human rights in the Philippines

Countries urge Marcos gov’t to fix human rights crisis left by Duterte

Jodesz Gavilan
Countries urge Marcos gov’t to fix human rights crisis left by Duterte

UN RIGHTS BODY. Overview of the Human Rights Council at the United Nations in Geneva, Switzerland, September 12, 2022.

Denis Balibouse/REUTERS

(1st UPDATE) Member-states of the UN Human Rights Council urge swift justice for the victims of former president Rodrigo Duterte's violent war on drugs

GENEVA, Switzerland – Several countries called on the Marcos administration to address violations and issues left by former president Rodrigo Duterte’s culture of impunity.

These recommendations were made by United Nations Human Rights Council (UN HRC) member-states during the universal periodic review (UPR) of the Philippines on Monday, November 14.

The UPR is a process where UN HRC assesses the human rights record of a country. The Philippines last underwent this process in 2017, barely a year into the Duterte administration.

At least 11 member-states urged the government of President Ferdinand Marcos Jr. to address the extrajudicial killings that occurred during Duterte’s war on drugs, specifically ensuring justice for victims killed since 2016.

Estonia, for example, called on the Philippine government to not just exact accountability from perpetrators, but also ensure remedy and reparations for victims and their families. Cuba, meanwhile, urged the state to focus its anti-illegal drug efforts on prevention, education, and rehabilitation – a jump from the approach of the former administration.

Government data show that at least 6,252 individuals were killed in police anti-drug operations between July 2016 and May 31, 2022. This number does not include those killed vigilante-style, which human rights groups estimate to be between 27,000 to 30,000.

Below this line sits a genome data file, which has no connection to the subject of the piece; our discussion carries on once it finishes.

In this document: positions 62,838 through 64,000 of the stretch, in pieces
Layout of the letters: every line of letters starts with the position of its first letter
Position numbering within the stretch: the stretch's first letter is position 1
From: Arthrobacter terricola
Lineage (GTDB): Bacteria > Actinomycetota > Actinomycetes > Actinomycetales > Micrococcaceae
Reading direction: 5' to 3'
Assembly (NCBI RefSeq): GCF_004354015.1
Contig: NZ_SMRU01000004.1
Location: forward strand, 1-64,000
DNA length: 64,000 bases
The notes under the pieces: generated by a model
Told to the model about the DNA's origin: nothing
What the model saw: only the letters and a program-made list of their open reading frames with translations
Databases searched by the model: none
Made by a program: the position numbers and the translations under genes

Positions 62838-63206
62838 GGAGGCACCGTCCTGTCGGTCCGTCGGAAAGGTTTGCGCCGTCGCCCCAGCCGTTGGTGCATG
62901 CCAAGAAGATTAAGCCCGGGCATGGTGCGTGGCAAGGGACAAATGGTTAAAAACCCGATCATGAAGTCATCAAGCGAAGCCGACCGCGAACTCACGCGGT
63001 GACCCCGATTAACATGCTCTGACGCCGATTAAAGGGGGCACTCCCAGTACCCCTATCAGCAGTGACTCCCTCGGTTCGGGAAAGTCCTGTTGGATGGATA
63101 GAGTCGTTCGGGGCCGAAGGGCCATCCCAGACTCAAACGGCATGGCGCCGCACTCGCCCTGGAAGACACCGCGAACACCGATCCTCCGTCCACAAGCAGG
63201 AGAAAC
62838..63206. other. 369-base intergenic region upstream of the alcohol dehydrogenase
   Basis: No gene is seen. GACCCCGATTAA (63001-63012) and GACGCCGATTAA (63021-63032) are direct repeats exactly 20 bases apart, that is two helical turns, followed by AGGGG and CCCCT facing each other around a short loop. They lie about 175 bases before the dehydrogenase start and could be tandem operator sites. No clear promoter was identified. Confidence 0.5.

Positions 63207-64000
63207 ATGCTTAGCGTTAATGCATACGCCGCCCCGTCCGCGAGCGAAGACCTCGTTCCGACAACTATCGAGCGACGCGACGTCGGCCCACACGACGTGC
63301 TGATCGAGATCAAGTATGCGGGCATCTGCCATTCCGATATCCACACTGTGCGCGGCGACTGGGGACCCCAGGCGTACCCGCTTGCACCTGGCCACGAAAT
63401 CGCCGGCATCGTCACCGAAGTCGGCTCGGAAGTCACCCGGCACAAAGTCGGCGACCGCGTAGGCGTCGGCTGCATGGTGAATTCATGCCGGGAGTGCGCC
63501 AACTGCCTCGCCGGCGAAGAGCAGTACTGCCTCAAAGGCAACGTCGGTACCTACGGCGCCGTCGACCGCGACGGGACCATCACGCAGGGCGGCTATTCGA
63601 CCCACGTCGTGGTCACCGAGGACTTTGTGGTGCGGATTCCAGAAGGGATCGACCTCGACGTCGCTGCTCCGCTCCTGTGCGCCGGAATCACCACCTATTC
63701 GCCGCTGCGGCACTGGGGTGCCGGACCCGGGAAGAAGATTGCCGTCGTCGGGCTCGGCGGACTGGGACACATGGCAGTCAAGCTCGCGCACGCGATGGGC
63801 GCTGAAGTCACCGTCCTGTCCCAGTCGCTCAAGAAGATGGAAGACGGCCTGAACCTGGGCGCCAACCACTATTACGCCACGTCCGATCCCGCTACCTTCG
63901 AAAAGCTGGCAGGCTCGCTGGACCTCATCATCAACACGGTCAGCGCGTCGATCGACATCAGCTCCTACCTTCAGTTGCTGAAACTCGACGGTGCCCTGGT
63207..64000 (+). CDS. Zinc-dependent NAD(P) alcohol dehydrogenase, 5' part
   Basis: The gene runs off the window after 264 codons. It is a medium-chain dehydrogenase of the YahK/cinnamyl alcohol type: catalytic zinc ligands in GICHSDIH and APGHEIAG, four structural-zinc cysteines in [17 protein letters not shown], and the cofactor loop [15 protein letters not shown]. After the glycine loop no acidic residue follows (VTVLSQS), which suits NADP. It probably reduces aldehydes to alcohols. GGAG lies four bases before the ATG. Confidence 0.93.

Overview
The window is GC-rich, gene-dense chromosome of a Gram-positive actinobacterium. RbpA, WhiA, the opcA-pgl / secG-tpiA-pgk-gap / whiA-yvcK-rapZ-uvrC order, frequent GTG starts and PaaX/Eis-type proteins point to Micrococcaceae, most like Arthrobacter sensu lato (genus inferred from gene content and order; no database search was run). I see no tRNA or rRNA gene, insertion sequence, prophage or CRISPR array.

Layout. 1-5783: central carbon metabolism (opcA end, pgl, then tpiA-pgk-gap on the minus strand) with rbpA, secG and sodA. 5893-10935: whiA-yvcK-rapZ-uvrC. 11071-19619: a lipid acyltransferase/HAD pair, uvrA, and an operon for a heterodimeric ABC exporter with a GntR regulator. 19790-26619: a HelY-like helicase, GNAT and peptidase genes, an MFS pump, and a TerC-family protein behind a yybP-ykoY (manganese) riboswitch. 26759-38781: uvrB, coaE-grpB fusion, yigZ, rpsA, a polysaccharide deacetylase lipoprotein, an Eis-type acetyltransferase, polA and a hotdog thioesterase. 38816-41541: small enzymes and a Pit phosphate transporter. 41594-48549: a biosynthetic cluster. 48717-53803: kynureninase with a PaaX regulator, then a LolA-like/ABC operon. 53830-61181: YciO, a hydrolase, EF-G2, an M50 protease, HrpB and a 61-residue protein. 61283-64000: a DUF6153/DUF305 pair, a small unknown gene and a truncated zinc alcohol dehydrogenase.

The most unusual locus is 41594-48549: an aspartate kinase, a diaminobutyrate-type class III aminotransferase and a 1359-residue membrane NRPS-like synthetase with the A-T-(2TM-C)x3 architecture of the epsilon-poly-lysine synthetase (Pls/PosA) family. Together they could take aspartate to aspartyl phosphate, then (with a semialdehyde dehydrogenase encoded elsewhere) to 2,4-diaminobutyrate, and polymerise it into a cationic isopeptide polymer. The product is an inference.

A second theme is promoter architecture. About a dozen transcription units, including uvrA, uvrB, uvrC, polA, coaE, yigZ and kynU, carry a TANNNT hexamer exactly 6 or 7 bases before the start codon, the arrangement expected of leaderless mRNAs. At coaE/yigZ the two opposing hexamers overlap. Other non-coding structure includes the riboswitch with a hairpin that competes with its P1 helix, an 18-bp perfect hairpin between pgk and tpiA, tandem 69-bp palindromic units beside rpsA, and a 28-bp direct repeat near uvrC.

Only one incident has led to a conviction so far – the case of 17-year-old Kian delos Santos. In October, Justice Secretary Jesus Crispin Remulla vowed “real justice in real time” but there still has been no significant development in the much-touted drug war review panel initiated by the Department of Justice in June 2020. 

Brazil, for its part, said that the Philippine government should adopt additional measures to conduct “prompt, impartial, thorough” investigations by strengthening the drug war review panel.

Austria, Cyprus, Estonia, France, and Ireland also called on the Marcos administration to rejoin the International Criminal Court (ICC), years after the Duterte government withdrew from the Rome Statute in response to ongoing proceedings against his violent drug war.

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Protect journalists, human rights defenders

Aside from the drug war, UN HRC member-states also put focus on the situation of journalists and human rights defenders in the Philippines – sectors that were heavily affected by the policies and vitriol of the former president.

At least 27 countries urged the Marcos government to protect civil society members by pushing forward legislations and measures, including the long-awaited Human Rights Defenders Protection Act, ratifying the Convention for the Protection of All Persons from Enforced Disappearance, the amendment of the anti-terror law, and the decriminalization of libel in the Philippines.